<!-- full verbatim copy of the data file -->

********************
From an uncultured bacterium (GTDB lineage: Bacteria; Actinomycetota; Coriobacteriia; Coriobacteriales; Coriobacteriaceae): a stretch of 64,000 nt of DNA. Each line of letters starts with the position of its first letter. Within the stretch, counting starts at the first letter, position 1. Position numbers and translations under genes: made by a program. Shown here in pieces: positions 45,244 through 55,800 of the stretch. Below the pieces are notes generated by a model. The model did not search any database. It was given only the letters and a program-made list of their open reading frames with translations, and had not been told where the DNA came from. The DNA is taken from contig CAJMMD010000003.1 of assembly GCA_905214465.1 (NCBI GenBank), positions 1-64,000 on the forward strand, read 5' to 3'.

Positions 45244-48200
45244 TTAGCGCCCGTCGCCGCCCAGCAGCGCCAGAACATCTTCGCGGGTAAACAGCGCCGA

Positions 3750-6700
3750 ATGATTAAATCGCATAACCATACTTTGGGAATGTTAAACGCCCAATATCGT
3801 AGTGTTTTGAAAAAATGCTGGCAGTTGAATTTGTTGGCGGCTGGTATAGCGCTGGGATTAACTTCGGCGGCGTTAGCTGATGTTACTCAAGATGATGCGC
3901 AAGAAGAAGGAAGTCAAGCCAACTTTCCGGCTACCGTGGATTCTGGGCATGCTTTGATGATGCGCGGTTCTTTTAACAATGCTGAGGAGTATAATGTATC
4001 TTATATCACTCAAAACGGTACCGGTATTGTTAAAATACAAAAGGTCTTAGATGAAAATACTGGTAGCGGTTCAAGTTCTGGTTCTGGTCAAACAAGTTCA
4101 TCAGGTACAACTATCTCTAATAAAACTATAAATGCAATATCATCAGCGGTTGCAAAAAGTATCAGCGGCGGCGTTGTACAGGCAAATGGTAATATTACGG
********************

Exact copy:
From an uncultured bacterium (GTDB lineage: Bacteria; Actinomycetota; Coriobacteriia; Coriobacteriales; Coriobacteriaceae): a stretch of 64,000 nt of DNA. Each line of letters starts with the position of its first letter. Within the stretch, counting starts at the first letter, position 1. Position numbers and translations under genes: made by a program. Shown here in pieces: positions 45,244 through 55,800 of the stretch. Below the pieces are notes generated by a model. The model did not search any database. It was given only the letters and a program-made list of their open reading frames with translations, and had not been told where the DNA came from. The DNA is taken from contig CAJMMD010000003.1 of assembly GCA_905214465.1 (NCBI GenBank), positions 1-64,000 on the forward strand, read 5' to 3'.

Positions 45244-48200
45244 TTAGCGCCCGTCGCCGCCCAGCAGCGCCAGAACATCTTCGCGGGTAAACAGCGCCGA

Positions 3750-6700
3750 ATGATTAAATCGCATAACCATACTTTGGGAATGTTAAACGCCCAATATCGT
3801 AGTGTTTTGAAAAAATGCTGGCAGTTGAATTTGTTGGCGGCTGGTATAGCGCTGGGATTAACTTCGGCGGCGTTAGCTGATGTTACTCAAGATGATGCGC
3901 AAGAAGAAGGAAGTCAAGCCAACTTTCCGGCTACCGTGGATTCTGGGCATGCTTTGATGATGCGCGGTTCTTTTAACAATGCTGAGGAGTATAATGTATC
4001 TTATATCACTCAAAACGGTACCGGTATTGTTAAAATACAAAAGGTCTTAGATGAAAATACTGGTAGCGGTTCAAGTTCTGGTTCTGGTCAAACAAGTTCA
4101 TCAGGTACAACTATCTCTAATAAAACTATAAATGCAATATCATCAGCGGTTGCAAAAAGTATCAGCGGCGGCGTTGTACAGGCAAATGGTAATATTACGG